Tuesday, October 15th, 2013


Just When You Thought You Were Out

Just when we thought we were out, they pull us back in. There were reports of progress on a Senate budget deal that would avoid a debt default, but then things got ugly again. So far, the markets are holding steady. As the clock ticks down towards default, you can follow along with the AtlanticWire's liveblog of the all the political action.

+ From MoJo: The debt ceiling explained in 10 short sentences.

+ NY Mag's Kevin Roose on what happens if we actually, truly default. "I asked ... experts to indulge me in a speculative exercise, and give me a medium-case scenario of what could happen on the X Date – not the worst-case scenario, not the best-case scenario, just a reasonably pessimistic imagining of how that day might go, from morning until night. Here's what they told me might happen."



If you are a dude with a TV, there's a decent chance you've seen commercials that suggest you might be suffering from low testosterone (or its more hip name, Low T). Last year, drug makers spent a cool $3.7 billion advertising their cures for a problem that, so far, no one has determined is particularly widespread. Harvard Medical School's Dr. Joel Finkelstein sums things up: "The market for testosterone gels evolved because there is an appetite among men and because there is advertising. The problem is that no one has proved that it works and we don't know the risks." You could probably say the same about a lot of other conditions and their supposed cures.

+ In the past decade, we've seen an explosion in the number of kids diagnosed with ADHD. Did the kids change? Probably not. So what did? The NYT's Maggie Koerth-Baker on the not-so-hidden cause behind the ADHD epidemic.


We’ve Made Contact

According to WaPo, "the National Security Agency is harvesting hundreds of millions of contact lists from personal e-mail and instant messaging accounts around the world, many of them belonging to Americans." The NSA is collecting so much of our online data, they should just start marketing themselves as a backup service.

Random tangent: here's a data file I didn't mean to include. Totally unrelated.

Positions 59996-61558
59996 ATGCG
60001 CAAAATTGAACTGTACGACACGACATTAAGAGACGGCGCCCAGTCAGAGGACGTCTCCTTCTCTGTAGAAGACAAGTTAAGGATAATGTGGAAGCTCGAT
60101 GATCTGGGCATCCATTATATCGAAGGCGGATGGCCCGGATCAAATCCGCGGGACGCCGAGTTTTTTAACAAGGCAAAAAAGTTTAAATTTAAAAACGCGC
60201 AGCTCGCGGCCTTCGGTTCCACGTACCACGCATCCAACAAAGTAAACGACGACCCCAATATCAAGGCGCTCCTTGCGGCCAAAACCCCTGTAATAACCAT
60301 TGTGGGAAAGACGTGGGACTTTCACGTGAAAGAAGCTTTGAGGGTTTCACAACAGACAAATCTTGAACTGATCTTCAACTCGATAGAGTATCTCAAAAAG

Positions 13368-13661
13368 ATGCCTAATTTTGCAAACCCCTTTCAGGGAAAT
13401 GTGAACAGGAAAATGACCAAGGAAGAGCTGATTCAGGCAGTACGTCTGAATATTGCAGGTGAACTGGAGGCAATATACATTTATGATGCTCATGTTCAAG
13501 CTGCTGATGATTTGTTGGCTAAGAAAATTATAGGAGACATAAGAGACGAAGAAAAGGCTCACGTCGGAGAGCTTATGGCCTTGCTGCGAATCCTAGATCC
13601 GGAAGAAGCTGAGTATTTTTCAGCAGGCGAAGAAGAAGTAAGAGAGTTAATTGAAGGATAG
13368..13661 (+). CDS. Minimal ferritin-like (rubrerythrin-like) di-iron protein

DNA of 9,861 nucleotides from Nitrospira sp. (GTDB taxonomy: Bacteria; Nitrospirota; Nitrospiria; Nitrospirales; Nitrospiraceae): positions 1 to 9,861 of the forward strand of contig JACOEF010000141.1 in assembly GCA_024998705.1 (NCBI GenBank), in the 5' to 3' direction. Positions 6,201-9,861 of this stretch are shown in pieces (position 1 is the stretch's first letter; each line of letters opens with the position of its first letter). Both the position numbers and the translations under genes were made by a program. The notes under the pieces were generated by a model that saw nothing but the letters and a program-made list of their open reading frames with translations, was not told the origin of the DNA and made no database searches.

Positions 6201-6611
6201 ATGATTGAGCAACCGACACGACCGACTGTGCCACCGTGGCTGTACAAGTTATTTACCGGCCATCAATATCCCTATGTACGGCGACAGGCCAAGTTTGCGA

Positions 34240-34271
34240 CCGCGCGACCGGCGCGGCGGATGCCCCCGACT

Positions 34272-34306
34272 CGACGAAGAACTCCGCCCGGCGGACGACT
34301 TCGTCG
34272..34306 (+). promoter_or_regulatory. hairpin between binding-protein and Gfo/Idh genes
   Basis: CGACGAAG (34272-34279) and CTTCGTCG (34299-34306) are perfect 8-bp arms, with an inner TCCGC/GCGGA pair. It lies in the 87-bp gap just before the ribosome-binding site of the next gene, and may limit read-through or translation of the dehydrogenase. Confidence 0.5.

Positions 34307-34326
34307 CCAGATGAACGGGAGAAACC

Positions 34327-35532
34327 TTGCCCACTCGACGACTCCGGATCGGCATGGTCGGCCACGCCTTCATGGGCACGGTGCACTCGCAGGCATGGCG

Go to Bed

According to a recent study, kids with erratic and/or late bedtimes are more likely to have behavioral problems. So get your kids to bed early. Or let them stay up really late and be sure to leave the house before they wake up.


Fashion Victim

Eight years ago, the Army spent $5 billion to develop a universal camouflage pattern that could be used everywhere from the woods to the desert. The new duds proved to be a dud. Now the military has launched a $4 billion effort to try again.


Everybody Jump

Syndicated from Kottke: A year ago yesterday, Felix Baumgartner rode in a balloon up to a height of almost 128,000 feet and jumped out. Red Bull, who sponsored the jump, has finally released the full-length footage of the jump from Baumgartner's point-of-view. A feature-length documentary about the jump is available on Rdio.


Script Crypt

"No note taking is allowed, no pictures, and definitely no photocopies as you read the dog-eared, slightly faded, only physical copy of a document potentially worth hundreds of millions of dollars: a movie screenplay." The WSJ's Ben Fritz on the lengths to which some Hollywood players go in order to keeps their scripts secret. Maybe we should let these folks manage our email and contact lists...

+ How blockbusters conquered movies, TV, and music (and why you don't really care because you're watching Mad Men and Game of Thrones anyway).

+ On the opposite end of the popularity spectrum, there's this: 20 percent of Spotify's songs have never been played.

+ Tina Fey and and Amy Poehler have signed on to host the next two Golden Globes ceremonies.


The Hamburglar

Is it worth spending a little more on a Big Mac in order to increase the wages of fast food workers? Yes, it is. Especially if you compare that to the price we already pay to help support the folks working behind the counter. From Businessweek: Fast-food wages come With a $7 billion side of public assistance.


That Face

When you look at a person's face, what are the two things you notice first? Researchers took a look at your neural patterns to find out the answer: Race and gender. From the Harvard Gazette: What's in a face?


The Bottom of the News

"He has been fired out of a cannon, subdued himself with a stun gun and stood blindfolded in a corral while being charged by a yak. He has broken bones, sustained concussions and torn his urethra in a misbegotten attempt at back-flipping a motorcycle." The NYT on Johnny Knoxville and the Autumn of Jackass.

+ Looking back at the first-ever hashtag, reply, and retweet as Twitter users invented them.

+ Confessions of a Windows Phone user.

+ Can your knees really predict the weather?

+ My, what big pumpkins you have...